Susan Glasser is an experienced US journalist and author of the 2005 book “Kremlin Rising: Vladimir Putin’s Russia And The End Of Revolution. In an interview with RFE/RL’s Georgian Service, Veteran US journalist talks about Vladimir Putin’s evolution from “incrementalism” to “messianism,” authoritarianism and the “Russian river” of history, and Putin and the Ukraine war in the context of looming U.S. elections.
US Journalist Susan Glasser on Navigating Putin’s Political Evolution, Authoritarianism, and the Ukraine Quagmire
In an interview with Radio Free Europe, US Journalist Susan Glasser mentione about Vladimir Putin’s political evolution, leadership style, and the Ukraine conflict. The US journalist mentioned that Putin has surprised observers by becoming the longest-serving leader of Russia since Josef Stalin and forming unexpected alliances with China. His leadership style has evolved to be more personalized and messianic, resembling a successor to the tsars, with a cult of personality reminiscent of Soviet leaders like Lenin and Stalin.
The US journalist also notes that Putin’s rise may be seen as a response to popular sentiment in Russia, where he was perceived as a natural fit for a return to a more authoritarian state after the tumultuous Yeltsin years. Glasser mentioned that many people, both in Russia and the West, were initially fooled by Putin’s early rhetoric, which included mentioning words like “democracy” in his first inaugural address, but he shifted away from these ideals over time.
Moreover, regarding Putin’s decision to invade Ukraine, the US jounalist highlights that it may have aligned with his geopolitical goals but was a significant miscalculation. Putin failed to anticipate strong resistance from Ukraine, the unity it fostered among Ukrainians, and negative consequences for Russia, including pushing Finland and Sweden towards NATO. He also underestimated the United States’ response, possibly influenced by his own propaganda, and misjudged President Joe Biden’s actions.
The US Journalist Susan Glasser also discussed about the potential end of Putinism and the challenges associated with it. They suggest that Putin’s rule could end gradually, akin to the “gradually, then suddenly” metaphor, rather than abruptly. However, there are few power centers within Russia capable of deposing Putin, and the recent invasion of Ukraine has increased repression and stifled opposition.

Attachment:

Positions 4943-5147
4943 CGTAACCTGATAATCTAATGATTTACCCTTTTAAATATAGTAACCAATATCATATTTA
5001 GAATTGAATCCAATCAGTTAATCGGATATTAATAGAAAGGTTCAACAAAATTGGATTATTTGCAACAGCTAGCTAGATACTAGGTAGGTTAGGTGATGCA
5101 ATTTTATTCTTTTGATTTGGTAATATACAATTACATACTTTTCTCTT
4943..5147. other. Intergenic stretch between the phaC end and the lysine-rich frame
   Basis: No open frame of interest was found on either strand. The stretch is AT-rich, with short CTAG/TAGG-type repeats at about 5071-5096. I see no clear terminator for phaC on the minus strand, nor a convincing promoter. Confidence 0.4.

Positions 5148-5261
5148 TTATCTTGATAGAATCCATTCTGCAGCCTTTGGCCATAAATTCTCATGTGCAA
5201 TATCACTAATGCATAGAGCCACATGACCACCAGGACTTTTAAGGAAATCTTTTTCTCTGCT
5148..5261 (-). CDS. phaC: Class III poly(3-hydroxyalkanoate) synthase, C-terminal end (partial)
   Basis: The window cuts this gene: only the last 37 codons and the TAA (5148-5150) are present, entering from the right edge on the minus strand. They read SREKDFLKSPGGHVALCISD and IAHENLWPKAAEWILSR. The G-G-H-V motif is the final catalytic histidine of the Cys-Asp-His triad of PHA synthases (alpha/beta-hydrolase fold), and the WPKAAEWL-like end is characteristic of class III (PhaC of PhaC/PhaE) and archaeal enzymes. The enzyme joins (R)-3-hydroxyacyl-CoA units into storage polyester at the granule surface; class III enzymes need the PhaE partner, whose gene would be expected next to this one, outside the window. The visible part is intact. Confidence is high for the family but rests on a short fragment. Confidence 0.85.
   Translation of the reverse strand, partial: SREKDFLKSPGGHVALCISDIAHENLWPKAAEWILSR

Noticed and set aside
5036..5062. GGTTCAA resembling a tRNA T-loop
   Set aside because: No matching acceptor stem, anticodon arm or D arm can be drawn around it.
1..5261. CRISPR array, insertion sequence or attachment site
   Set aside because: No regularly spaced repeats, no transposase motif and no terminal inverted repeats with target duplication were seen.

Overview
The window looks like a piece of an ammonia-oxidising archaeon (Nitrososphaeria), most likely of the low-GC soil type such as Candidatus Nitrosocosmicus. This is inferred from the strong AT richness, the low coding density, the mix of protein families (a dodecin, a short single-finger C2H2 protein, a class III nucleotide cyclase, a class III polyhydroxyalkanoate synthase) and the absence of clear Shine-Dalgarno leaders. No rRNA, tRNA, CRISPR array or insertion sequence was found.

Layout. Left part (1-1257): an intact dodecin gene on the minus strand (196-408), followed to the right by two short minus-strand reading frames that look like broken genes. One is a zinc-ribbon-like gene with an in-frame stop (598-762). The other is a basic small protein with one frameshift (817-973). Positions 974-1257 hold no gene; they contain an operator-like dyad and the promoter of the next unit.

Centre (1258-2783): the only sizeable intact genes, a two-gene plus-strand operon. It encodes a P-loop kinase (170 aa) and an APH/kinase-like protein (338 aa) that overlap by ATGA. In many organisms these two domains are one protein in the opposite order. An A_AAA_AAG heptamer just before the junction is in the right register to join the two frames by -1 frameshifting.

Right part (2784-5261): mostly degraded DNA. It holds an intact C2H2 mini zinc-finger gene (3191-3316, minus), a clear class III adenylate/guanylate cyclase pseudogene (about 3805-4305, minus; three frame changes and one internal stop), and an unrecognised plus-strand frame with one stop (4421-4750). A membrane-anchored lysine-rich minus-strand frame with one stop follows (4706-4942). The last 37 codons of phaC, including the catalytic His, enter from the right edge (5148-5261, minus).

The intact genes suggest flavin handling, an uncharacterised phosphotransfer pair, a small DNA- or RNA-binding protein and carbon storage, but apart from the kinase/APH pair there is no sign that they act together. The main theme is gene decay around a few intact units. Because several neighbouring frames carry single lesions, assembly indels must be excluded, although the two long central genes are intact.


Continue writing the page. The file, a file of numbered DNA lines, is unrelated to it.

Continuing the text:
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US Journalist Susan Glasser Insights on Putinism’s Deep Roots in Russia and the Potential Impact of the 2024 U.S. Election
In the interview, the US journalist expressesed skepticism that the end of Putin’s rule would automatically mean the end of Putinism, as it has deeply rooted itself in Russian society over the past two decades. Glasser also point out that Putin may be responsible for the strategy but not directly involved in actions like war crimes in Ukraine.
Regarding U.S. elections, the US journalist suggested that the fate of the Ukraine war hinges on the 2024 U.S. election, especially if former President Donald Trump becomes the Republican nominee. Trump’s past statements about ending the Ukraine war quickly are viewed as hyperbole, and during his presidency, he faced political constraints in dealing with Russia and Ukraine. There is concern that if Trump returns to power, he might seek to eliminate these constraints.
However, it’s unlikely that Trump could change American support for Ukraine, as both Republicans and Democrats generally back Ukraine. US Journalist Susan Glasseralso notes that Putin did not engage in ego-stroking with Trump, unlike other world leaders who recognized Trump’s need for flattery. Putin appeared somewhat disdainful of Trump during their meetings, possibly because world leaders were uncomfortable with Trump’s volatility and unpredictability, preferring stability in the international system.